Researchers at Buffalo University in New York are working on a curious way to protect a smartphone. They are creating a headset capable of biometrically reading the user's ear canal before unlocking a smartphone. Most surprisingly, the prototype has had 95% efficacy so far.
Like the design of each single ear canal, it means that the research is quite promising and only needs to be improved. According to Zhanpeng Jin, the chief designer, the researchers saw so many students circling with earbuds in their ears that they began to wonder what kind of innovation they could do involving the gadget.
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Jin PhD is a professor in the Computer Science and Engineering Department at the university and leads the research entitled EarEcho. The headset model used for the studies connects with the smartphone via Bluetooth and has recently gained prominence in a scientific publication by the Association of Computer Machines, highlighting its high effectiveness.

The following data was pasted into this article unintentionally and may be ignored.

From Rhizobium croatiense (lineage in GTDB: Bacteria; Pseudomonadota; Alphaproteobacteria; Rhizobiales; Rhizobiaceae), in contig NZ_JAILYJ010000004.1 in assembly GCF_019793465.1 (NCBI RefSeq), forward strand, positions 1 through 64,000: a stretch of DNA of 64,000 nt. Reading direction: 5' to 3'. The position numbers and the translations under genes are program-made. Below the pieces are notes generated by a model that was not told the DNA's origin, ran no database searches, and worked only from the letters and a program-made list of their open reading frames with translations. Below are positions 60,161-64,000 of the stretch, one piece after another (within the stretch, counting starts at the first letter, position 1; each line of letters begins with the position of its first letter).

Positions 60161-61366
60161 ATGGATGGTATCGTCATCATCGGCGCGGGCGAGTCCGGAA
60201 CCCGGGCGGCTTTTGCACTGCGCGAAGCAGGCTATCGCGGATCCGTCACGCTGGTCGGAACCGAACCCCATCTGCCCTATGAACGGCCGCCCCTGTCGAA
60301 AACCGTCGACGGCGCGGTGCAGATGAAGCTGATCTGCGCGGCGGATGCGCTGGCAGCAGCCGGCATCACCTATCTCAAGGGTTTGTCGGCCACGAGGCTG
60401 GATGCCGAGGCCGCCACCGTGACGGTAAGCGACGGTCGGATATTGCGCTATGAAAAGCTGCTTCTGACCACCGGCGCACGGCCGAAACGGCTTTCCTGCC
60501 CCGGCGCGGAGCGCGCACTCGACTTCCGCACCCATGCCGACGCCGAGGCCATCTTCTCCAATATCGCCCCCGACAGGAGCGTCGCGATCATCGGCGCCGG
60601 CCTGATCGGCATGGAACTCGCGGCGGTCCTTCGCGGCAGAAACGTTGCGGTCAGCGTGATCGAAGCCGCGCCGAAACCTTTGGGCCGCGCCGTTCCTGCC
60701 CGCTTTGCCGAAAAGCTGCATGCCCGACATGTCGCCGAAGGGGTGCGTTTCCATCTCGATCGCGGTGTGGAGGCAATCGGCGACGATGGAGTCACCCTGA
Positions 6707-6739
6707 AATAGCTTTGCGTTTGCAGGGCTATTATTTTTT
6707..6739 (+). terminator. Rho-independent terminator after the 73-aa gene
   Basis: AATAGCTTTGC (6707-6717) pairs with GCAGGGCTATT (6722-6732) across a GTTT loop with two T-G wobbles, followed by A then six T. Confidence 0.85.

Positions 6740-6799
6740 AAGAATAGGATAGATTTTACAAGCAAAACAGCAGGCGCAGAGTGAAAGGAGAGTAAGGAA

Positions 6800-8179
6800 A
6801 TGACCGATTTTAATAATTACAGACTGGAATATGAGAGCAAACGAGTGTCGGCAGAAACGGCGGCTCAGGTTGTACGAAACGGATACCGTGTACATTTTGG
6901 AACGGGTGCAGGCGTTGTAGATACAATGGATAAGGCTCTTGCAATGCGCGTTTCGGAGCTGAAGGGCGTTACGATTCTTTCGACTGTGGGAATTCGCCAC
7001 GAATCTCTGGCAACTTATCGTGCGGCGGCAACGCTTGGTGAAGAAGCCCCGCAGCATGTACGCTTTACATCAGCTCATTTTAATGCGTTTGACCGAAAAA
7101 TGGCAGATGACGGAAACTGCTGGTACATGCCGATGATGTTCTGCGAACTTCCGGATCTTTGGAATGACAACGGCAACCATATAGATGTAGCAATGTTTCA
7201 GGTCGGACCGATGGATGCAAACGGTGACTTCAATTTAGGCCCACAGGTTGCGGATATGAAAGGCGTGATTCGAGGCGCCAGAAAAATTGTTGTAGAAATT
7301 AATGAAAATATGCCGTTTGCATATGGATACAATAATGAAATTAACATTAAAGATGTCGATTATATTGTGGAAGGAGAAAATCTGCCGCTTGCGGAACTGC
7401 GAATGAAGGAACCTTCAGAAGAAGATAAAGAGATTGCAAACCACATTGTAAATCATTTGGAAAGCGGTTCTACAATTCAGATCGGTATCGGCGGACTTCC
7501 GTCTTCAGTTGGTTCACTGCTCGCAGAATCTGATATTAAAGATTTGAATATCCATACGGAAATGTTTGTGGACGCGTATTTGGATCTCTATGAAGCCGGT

The University has filed a provisional patent for the technology developed and revealed how the device works. When a sound travels in someone's ear, reflected and absorbed through the channel and all people produce a single signal which can be recorded by a small microphone built into the unit.
"No matter what the sound, everyone's ears are different and we can show it in the audio recordings. This uniqueness can lead to a new way of confirming the identity of the user, fingerprint equivalent."Zhanpeng Jin, professor and researcher at Buffalo University
The reading information passed to the smartphone via Bluetooth is analyzed, if it matches the one recorded on the mobile phone, the device unlocks. The gadget has been tested in different environments such as streets and malls. To be more precise, it has also been tested with the testers' heads in different positions and angles, sitting with them, and with their heads tilted.
With a response time of 1 second, EarEcho was 95% accurate, but that number increases to 97.5% when given 3 seconds to read.
Via: Science Daily Source: University of Buffalo, ACM. [TagsToTranslate] headphones